Larry Walker, the long-time state representative who has been vice chairman of the State Transportation Board through one of its more tumultuous times, is retiring from that board, he announced this morning via e-mailed letter.
Walker, an attorney in Perry, said the reason "and the only reason, is the probability of other opportunities that are incompatible with my being on the Board of the Georgia Department of Transportation." He did not elaborate in the letter, which was sent to numerous state officials, including Gov. Sonny Perdue, the lieutenant governor and the speaker of the house.
He will leave June 30 after about 2 1/2 years on the board, which sets transportation policy for the state. The board itself is also changing, after a General Assembly session that focused on it significantly and ended with legislation that strips the board of much of its power. Walker referenced that change in his letter, but only to say that he is confident "the board will work in good faith" to make the transition.
Walker was a calming influence on the board as the Georgia Department of Transportation found itself in the middle of financial and political crisis. Perdue and Speaker of the House Glenn Richardson battled over the department's commissionership, with Perdue winning out and Gena Abraham being named. Shortly after that Abraham married board member Mike Evans, who resigned. As Abraham - who changed her name to Evans - delved into the situation at the department, she reported that it had billions more in projects on the books than it could afford, and that DOT staff couldn't tell her precisely how many projects were planned. Eventually the board voted to remove her, even as legislators were in the midst of stripping the board of much of its power.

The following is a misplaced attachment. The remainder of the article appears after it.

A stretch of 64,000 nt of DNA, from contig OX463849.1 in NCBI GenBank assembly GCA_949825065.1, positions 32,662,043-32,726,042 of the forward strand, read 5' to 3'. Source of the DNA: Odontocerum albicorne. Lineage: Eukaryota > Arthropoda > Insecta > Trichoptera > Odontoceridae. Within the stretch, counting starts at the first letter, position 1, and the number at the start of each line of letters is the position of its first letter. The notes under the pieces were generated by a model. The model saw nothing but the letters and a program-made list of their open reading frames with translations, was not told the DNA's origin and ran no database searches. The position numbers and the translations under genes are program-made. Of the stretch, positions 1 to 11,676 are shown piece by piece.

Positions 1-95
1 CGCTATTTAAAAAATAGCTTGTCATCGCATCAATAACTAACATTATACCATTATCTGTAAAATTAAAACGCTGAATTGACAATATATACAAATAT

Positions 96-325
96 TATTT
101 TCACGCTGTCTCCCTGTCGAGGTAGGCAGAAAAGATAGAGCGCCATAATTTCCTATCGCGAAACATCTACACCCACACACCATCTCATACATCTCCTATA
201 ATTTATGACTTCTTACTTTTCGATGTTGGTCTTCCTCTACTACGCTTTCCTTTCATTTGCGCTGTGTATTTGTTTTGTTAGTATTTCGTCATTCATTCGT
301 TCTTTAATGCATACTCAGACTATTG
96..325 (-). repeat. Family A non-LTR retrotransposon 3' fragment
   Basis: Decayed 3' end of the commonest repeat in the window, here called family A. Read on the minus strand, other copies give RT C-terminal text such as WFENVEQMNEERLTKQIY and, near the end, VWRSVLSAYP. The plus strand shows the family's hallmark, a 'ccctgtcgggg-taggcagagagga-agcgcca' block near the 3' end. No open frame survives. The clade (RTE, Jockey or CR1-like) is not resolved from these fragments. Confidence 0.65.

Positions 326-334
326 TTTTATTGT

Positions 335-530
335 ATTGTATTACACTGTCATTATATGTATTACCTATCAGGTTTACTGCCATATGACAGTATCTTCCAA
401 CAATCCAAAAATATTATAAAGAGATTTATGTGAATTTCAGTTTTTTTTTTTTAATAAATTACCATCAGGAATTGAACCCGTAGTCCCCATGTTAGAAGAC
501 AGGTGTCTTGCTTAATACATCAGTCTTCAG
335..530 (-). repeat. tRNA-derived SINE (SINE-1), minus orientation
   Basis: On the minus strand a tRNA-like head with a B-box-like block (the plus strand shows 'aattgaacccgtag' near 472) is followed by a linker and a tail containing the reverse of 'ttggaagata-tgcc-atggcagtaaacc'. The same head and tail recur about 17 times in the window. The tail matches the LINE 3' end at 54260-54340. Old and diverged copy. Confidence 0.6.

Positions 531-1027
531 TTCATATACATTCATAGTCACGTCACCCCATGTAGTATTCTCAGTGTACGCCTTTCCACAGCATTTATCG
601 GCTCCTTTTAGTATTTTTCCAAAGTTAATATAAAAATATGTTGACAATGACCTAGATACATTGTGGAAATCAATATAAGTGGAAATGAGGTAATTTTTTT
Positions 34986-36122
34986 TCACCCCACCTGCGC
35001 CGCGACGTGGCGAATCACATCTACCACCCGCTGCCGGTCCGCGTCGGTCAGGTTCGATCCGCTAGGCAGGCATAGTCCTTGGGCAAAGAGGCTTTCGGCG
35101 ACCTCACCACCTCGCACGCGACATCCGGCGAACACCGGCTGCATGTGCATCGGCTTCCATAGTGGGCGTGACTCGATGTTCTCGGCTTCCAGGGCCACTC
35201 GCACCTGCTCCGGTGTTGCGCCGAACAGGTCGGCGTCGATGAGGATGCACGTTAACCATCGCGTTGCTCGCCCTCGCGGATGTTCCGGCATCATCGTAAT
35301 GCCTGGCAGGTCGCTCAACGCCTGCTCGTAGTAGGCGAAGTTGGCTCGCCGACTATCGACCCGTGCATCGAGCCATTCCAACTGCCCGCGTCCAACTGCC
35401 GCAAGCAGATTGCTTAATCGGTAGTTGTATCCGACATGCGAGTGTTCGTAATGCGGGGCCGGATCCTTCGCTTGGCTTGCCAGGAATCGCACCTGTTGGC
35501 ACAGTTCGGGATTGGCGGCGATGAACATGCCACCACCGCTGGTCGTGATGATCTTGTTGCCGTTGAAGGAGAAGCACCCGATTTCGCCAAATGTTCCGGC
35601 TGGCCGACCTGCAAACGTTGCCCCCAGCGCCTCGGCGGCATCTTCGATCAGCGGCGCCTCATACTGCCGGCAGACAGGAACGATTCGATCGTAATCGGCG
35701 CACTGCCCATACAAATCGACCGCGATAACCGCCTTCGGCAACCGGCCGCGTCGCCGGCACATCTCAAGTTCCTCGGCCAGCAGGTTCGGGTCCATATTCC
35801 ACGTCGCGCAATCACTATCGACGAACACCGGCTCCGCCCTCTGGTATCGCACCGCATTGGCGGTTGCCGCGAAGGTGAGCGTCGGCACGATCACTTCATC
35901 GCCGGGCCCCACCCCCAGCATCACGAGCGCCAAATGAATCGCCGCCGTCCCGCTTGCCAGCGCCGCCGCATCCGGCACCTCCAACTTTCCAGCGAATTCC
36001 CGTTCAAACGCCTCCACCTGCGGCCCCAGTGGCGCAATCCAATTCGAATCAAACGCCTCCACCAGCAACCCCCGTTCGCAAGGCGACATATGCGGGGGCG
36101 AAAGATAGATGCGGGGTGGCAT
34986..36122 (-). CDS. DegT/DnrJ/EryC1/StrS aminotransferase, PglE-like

Still unresolved is a funding issue. Most public officials believe the DOT needs significant new funding to fulfill its mission.
"As most of you know, the Department and the Board are also confronted with serious financial difficulties," Walker wrote in his letter. "I hope and trust the relief from serious financial restraint will be forthcoming in the near future, so that GDOT can continue what I perceive to have been in the past very good service to the people of Georgia. "
DOT board members are elected by state legislators within each congressional district. A replacement will have to be elected from the 8th Congressional District.